By printing and/or reading this article, you agree that you accept all terms and conditions of use, as specified online.
The older we get the more dangerous accidental falls become. In fact, according to the U.S. Consumer Product Safety Commission (CPSC), falls are the most common cause of fatal injury to older people, including fatal head injuries and hip fractures. (Read about "Head Injuries" "Hip Fractures") But there are ways to protect yourself.
It's a good idea periodically to review your home for safety. (Read about "Senior Home Safety") Some general suggestions from CPSC:
Be aware of lighting conditions in the home. According to the American Academy of Family Physicians (AAFP), as our eyes age, less light reaches the back of the eyes, so we don't see things as clearly as we once did. (Read about "Low Vision") Therefore, the lighting in the home should be adjusted and brightened, to help avoid tripping over objects that are not easy to see.
It can also be a good idea to make sure that someone - a family member or neighbor or social worker for example - is able to check up on you regularly in case there is a problem.
Be cautious outdoors too. Rainy or icy weather conditions are the kind most people consider to be potentially hazardous, but even in dry or sunny weather, there can be problems so it's important to stay alert year-round. For example, in spring as the weather warms, potholes or cracked pavement can develop. In fall, wet leaves on the ground can be slippery.
Regular check-ups from your doctor are also important. Be aware of any changes in your hearing (Read about "The Ear and Hearing") or vision that may occur as you get older. AAFP says that problems caused by side effects from medicine are a common cause of falls. The more medicines that are taken (and seniors as a group do tend to take more medications), the greater the risk having of side effects, which increases the risk of falling. (Read about "Taking Medicine")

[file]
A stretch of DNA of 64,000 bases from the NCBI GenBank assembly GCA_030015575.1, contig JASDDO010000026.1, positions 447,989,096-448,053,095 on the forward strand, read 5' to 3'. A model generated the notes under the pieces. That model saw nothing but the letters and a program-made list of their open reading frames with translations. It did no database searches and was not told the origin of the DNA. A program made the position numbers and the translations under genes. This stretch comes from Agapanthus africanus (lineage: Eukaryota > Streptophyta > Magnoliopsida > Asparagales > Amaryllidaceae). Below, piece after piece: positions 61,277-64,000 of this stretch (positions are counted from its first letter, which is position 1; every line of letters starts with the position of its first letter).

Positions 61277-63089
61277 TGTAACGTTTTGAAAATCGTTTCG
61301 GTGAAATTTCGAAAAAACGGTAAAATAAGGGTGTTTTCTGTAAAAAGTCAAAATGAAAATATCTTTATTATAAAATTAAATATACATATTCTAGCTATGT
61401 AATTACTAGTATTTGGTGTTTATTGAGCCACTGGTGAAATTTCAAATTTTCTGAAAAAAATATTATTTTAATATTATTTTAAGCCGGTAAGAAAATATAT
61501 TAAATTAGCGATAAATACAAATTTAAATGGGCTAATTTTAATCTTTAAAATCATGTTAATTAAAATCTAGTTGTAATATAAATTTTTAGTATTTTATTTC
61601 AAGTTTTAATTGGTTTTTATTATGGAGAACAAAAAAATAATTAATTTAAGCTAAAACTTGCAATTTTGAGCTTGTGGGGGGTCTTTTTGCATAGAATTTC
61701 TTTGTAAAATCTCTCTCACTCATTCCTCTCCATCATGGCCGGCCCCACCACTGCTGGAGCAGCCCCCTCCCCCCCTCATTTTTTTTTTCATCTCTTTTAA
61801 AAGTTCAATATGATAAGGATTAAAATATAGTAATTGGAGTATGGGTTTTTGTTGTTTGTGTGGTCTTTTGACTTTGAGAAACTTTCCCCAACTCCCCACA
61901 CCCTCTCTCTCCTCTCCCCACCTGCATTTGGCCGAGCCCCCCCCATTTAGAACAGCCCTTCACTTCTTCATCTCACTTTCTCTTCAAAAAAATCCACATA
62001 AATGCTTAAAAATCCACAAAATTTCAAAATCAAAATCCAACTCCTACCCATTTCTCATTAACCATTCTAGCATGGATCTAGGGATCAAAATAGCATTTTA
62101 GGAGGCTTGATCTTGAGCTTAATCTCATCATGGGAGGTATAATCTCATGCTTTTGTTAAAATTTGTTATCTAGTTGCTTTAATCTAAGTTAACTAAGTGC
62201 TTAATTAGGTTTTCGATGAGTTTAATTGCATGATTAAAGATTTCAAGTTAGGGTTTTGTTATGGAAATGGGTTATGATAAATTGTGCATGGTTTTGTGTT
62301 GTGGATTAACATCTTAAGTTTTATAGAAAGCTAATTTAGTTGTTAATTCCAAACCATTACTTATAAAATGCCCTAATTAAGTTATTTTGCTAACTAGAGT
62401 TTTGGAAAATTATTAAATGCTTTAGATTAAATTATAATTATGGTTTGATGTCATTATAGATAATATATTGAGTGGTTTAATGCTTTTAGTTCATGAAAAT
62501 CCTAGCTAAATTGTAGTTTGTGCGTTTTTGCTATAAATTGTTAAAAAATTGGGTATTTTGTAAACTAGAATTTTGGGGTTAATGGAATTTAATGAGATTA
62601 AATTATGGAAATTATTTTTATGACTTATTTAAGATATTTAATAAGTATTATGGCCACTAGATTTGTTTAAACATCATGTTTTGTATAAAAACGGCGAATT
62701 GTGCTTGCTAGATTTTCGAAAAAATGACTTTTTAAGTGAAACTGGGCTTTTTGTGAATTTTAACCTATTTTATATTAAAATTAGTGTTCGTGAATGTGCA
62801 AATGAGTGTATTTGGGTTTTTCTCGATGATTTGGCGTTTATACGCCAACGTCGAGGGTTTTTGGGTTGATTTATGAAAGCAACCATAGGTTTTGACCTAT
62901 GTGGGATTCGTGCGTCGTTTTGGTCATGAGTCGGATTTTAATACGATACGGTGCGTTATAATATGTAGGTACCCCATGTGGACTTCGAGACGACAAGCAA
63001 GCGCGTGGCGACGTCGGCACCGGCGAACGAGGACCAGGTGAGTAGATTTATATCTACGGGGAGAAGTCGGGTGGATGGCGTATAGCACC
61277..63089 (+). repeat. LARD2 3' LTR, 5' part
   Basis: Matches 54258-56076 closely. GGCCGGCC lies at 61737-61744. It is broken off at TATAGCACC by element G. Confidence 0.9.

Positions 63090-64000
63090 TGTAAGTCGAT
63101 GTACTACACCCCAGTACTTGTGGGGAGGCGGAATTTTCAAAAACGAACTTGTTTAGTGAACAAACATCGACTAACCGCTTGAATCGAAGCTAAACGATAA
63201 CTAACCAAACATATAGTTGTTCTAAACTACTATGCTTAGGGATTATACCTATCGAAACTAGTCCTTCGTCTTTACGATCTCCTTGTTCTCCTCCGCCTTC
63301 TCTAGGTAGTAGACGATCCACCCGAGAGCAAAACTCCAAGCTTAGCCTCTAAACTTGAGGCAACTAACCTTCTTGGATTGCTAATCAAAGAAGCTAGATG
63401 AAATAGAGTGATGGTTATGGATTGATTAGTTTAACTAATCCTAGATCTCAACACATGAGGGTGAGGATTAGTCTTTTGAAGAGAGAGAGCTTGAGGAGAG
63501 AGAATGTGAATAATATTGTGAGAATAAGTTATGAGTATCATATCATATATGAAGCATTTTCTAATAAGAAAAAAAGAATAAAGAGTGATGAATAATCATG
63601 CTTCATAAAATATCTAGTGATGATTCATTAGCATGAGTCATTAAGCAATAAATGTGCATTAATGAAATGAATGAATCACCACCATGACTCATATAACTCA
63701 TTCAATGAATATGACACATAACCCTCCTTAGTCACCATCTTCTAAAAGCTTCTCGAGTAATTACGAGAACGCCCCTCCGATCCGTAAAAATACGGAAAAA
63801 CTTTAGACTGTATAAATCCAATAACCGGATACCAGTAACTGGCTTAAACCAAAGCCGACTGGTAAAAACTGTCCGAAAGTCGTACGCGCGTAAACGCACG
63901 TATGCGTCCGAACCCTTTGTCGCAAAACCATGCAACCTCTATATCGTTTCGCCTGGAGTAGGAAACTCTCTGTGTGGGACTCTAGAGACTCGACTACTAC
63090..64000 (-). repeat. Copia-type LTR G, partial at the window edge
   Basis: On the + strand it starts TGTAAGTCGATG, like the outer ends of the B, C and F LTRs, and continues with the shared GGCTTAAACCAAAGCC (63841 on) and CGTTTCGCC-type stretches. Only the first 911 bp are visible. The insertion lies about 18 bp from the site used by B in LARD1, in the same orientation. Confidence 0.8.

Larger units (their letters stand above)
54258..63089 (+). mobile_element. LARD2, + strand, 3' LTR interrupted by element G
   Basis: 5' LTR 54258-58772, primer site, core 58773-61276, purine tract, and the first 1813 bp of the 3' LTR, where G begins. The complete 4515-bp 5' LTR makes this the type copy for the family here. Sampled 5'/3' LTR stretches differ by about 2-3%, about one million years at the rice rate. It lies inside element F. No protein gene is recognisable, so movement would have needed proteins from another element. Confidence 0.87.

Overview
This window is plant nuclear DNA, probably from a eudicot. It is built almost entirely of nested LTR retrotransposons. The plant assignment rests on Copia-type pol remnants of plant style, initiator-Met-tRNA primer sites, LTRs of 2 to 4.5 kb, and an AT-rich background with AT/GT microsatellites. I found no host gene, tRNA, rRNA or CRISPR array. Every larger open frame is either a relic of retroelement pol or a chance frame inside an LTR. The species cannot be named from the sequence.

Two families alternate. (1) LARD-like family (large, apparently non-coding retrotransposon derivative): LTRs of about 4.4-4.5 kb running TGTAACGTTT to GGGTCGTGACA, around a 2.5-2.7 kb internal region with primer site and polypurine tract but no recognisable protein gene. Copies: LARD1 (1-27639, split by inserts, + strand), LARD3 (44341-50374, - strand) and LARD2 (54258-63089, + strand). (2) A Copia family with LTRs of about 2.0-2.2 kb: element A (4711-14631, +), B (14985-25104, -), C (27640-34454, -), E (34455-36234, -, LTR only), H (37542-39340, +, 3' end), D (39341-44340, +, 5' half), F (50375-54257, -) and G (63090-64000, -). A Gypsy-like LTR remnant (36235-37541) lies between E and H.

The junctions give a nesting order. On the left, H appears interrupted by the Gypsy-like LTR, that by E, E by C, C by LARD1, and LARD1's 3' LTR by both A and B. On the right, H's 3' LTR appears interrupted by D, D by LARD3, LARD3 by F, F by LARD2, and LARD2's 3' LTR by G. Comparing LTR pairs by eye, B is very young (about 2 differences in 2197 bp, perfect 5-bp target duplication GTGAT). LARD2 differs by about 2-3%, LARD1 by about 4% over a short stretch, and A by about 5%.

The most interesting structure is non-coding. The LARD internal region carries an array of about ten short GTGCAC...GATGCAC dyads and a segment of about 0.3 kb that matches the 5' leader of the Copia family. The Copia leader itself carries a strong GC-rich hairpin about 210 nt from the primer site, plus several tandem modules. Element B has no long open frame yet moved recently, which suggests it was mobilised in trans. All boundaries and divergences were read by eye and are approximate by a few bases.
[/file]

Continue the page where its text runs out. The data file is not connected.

In addition, when you get out of bed in the morning or at night to use the bathroom, AAFP suggests you sit on the side of the bed for a few minutes before standing up, because blood pressure takes some time to adjust when you sit up. If it's too low you can get dizzy, lose your balance and fall. (Read about "Balance Disorders")
Remember, as we get older, our bones get thinner and become more vulnerable during a fall. (Read about "Osteoporosis" "Age and Bone Loss") Injuries can also take longer to heal as we age, so it truly pays to take extra precautions whenever possible.
All Concept Communications material is provided for information only and is neither advice nor a substitute for proper medical care. Consult a qualified healthcare professional who understands your particular history for individual concerns.
© Concept Communications Media Group LLC